Half a century of Concrete CuttingPublished 15/11, 2017 at 17:25
We are approaching a major landmark at D-Drill – we are celebrating 50 years since my dad, Peter, set up this fabulous business in an amazing sector.
I don’t like to use this column as a plug for my own business but I did want to reflect on those years and also the part all of the trade associations across the world have played in our survival and growth over that half of a century in operation.
My father has always been a big believer in sharing knowledge and ideas through the associations and that is something I have been extremely keen to carry forward.
The role of president is something I never expected and I am thoroughly enjoying the role but, as ever, I would always welcome feedback from fellow professionals on how we can do things better and, also, any changes in the industry that you want to share or give a view on.
Of course, a great deal has changed in 50 years. The Beatles’ Sergeant Pepper album was the biggest record in 1967 – it’s Ed Sheeran nowadays, although apparently vinyl is back in – just as I have mastered streaming!
And, because of the anniversary, Sergeant Pepper was also one of the biggest albums of 2017 too. It just shows that if you get things right, you will be able to stand the test of time.
I love my dad’s stories from when he first set up. He started from home when it was brand new technology. The local telephone box was where he took orders and made things happen before he moved into the company’s first offices.
It all sounds like a world away from where we are now with modern technology and, of course, it is.
So why has D-Drill stood the test of time over the past 50 years? I don’t think there is a secret to our success but I do believe that we have managed to evolve with the times and also stick to the principles that my father founded the business on.
We’ve embraced new technology and, when we’ve had to, even invented it to make sure we could deliver a contract for a client.
Our ethos has always been to find a way to deliver what our customers want. In many cases – and I am sure you will all totally get where I am coming from here – the customer doesn’t actually know quite what they want.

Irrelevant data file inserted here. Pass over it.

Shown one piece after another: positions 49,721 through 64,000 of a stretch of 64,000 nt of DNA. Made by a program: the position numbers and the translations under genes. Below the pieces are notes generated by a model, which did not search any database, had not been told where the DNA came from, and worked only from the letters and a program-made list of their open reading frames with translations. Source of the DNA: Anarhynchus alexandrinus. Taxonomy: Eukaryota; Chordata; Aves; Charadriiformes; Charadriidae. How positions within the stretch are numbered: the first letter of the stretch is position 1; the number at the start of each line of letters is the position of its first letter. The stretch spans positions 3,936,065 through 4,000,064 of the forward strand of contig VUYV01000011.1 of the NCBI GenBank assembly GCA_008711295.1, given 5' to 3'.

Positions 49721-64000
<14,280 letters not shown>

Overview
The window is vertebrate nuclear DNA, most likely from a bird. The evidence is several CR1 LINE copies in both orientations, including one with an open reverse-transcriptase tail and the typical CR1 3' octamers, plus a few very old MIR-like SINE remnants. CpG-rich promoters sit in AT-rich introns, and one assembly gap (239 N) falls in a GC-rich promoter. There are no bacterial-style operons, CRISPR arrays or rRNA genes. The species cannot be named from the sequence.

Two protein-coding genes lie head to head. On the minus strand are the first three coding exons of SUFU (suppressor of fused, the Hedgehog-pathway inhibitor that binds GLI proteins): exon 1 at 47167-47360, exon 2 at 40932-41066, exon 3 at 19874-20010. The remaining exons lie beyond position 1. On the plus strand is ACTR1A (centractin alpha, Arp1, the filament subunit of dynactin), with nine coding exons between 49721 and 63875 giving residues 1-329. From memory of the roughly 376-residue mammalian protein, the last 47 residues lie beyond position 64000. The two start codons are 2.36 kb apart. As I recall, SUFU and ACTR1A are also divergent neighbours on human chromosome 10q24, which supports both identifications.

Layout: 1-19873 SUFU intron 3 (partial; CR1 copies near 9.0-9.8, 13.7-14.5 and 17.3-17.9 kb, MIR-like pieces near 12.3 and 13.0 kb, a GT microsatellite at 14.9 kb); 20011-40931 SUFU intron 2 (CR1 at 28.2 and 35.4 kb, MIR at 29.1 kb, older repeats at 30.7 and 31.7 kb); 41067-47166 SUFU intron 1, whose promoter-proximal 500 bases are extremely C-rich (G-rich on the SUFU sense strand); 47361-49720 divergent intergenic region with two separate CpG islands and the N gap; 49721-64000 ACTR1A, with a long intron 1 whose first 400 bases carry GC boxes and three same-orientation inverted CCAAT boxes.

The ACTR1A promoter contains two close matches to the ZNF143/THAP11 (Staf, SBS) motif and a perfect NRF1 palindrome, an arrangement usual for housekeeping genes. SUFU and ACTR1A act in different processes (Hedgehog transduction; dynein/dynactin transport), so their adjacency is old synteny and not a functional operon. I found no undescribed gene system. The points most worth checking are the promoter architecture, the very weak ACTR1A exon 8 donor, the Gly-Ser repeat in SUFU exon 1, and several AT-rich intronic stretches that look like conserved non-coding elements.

They know they have a problem, and here at D-Drill we help them to come up with the solution – and I am sure you are all exactly the same.
When I talk to Peter about it, he says that’s always been the case. He’d very often get a call that started: ‘we’ve got a problem and we are not sure what to do’ and he’d always find a way of solving it.
Technology has changed dramatically and helps us all to come up with new solutions but, for me, that can-do attitude is the reason for our longevity.
It’s not the machines or the computers that come up with the solutions – it’s people. Where some turn away from a challenge, we want our engineers to face it head-on and to go the extra mile in delivering what the client needs and beyond.
So while D-Drill has always embraced new technology, new methods of working and, at times, been the standard bearer for those, it’s that mindset that I think is what has been our biggest asset.
Clients don’t really mind which piece of kit did the work for them. I don’t get emails thanking me for using a certain piece of equipment or for the technology involved.
The messages of thanks I get through from clients about our offices around the UK tend to be ones that talk about members of our team and how they saw the problem, devised a solution and then executed it on time and on budget. I am sure that is the same the world over.
As I said above, I don’t like to use this column for the purposes of blowing D-Drill’s trumpet but because of the anniversary I wanted to reflect on that history.
And, knowing you all as I do, I am confident that the kind of ethos I am talking about is something you apply in your business.
I’d love to hear about your successes and your great stories because I think by sharing our knowledge and our way of working is what has helped us all to progress over the past 50 years and will stand us in good stead for the next 50.
Julie White, President of IACDS